STRAYER: Coming soon to your front door: Political candidates!

Published 8:30 am Monday, February 26, 2018

The next 10 months are going to give political junkies, campaign veterans, disgruntled Republicans, angry Democrats and the voters of southwestern Michigan the wildest election season anyone has seen in years.

With the exception of our current U.S. Representative Fred Upton,  there are no incumbent state legislative officials running for re-election in the primaries in southwestern Michigan.  They are either retired through term limits or are leaving their legislative seats for higher office.

Berrien County voters will experience the most primary campaign activity — whether they like it or not — because we will have primaries for State Senator and our two State House districts. Plus, there will be state-wide primaries across Michigan where there will be no incumbents for Governor, Attorney General, Secretary of State and several other offices.

Our State Senator John Proos cannot run for re-election to his seat representing the 21st State Senate District which includes Berrien, Cass and St. Joseph Counties because of term limits. 

The 21st District Republican primary will pit retiring State House Representatives from the 78th and 79th district, and there is still time for others to enter the primary because the filing deadline is April 24, 2018.  This is shaping up to be the most exciting race in this primary cycle.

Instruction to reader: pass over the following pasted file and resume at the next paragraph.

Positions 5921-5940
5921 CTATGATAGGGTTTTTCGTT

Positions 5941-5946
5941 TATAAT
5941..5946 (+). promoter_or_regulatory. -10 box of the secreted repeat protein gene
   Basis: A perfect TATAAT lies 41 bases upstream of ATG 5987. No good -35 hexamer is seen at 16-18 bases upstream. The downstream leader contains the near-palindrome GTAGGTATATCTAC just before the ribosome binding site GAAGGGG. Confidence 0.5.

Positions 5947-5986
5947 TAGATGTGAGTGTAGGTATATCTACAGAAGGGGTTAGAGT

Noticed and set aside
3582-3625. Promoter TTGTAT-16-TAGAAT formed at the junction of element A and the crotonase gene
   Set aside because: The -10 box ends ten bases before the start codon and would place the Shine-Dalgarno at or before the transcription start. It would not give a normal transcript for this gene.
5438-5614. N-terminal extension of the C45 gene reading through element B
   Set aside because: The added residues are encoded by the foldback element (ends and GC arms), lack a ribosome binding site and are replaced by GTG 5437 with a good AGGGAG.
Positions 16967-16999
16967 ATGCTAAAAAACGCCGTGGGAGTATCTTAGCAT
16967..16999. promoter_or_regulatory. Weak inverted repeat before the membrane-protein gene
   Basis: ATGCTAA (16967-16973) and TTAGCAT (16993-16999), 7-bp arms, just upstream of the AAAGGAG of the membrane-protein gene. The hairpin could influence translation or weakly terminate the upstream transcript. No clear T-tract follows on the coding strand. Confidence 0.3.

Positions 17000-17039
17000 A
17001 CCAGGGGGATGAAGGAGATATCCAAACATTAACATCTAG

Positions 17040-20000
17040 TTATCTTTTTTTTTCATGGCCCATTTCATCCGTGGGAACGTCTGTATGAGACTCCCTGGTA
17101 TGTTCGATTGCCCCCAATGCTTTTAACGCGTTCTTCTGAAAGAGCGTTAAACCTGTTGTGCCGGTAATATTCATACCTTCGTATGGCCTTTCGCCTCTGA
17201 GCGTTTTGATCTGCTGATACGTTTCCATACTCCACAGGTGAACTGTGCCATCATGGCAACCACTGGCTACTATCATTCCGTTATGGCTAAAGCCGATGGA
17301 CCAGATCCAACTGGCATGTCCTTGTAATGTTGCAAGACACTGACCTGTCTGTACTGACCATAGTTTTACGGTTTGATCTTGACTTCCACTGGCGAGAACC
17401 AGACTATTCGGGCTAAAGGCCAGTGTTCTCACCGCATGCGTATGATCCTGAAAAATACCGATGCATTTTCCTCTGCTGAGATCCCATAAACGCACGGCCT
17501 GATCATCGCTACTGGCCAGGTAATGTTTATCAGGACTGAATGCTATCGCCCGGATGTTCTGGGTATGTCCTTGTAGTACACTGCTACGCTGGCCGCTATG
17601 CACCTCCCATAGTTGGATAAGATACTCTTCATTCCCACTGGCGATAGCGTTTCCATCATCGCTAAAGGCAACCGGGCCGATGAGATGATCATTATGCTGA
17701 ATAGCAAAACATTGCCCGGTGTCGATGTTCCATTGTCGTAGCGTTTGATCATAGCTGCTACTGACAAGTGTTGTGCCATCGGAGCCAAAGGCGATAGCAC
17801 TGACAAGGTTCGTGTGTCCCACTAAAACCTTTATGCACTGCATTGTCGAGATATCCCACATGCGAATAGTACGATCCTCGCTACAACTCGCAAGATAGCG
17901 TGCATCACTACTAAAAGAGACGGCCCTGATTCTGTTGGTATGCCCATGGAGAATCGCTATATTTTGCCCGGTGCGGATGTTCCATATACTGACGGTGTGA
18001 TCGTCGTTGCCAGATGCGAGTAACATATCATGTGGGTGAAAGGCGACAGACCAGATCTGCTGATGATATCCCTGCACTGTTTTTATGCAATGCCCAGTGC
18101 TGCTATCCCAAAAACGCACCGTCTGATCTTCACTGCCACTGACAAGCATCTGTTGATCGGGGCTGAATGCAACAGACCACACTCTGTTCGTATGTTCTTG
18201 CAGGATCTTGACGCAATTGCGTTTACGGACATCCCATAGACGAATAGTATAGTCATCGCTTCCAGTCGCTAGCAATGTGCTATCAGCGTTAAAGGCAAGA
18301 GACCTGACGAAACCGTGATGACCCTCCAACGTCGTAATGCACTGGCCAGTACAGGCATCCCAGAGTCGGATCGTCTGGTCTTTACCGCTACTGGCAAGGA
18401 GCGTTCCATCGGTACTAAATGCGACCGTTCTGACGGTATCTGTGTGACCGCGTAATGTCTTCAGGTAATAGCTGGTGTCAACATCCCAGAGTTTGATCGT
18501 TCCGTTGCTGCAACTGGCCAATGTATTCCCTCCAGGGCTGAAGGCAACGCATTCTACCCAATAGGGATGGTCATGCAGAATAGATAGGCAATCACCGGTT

The 78th State House District includes the southern half of Berrien County and most of the eastern portion, along with western Cass County.  The 78th includes the cities of Niles, Buchanan, Benton Harbor and Dowagiac.

The soon-to-be open 79th State House District seat includes the western half of Berrien County from Bridgman north to Coloma and Watervliet.

Statewide, there will be a rough and tumble primary for the office of Governor and a potentially divisive Republican primary for the U.S. Senate. Democrat  U.S. Senator Debbie Stabenow is running for re-election, but her Republican opponent will be chosen at the Michigan Primary Election on Aug. 8. 

The divisiveness factor comes into play because there are two Republican factions in Michigan:  the moderate Republicans versus the more conservative Tea Party wing.

But Democrats will experience a certain level of primary divisiveness  themselves because the progressive wing of the Michigan Democratic Party will be taking on the more mainstream and better organized moderate wing.

It should be interesting to see who throws their hat into the ring.  It is anticipated that more women and young people than ever will seek election to public office this year.   

Be prepared to sign petitions and greet candidates at your front door.  Insiders will tell you that the candidates who knock on the most doors will have the advantage.  And be extra careful when opening your mailbox and answering your phone!

Bottom lime:  If you are still reeling from the 2016 national election, wait about two months when the full 2018 campaign season begins.

Jack Strayer is a native of Niles who moved back home in 2009 after living and working in Washington, D.C. since 1976.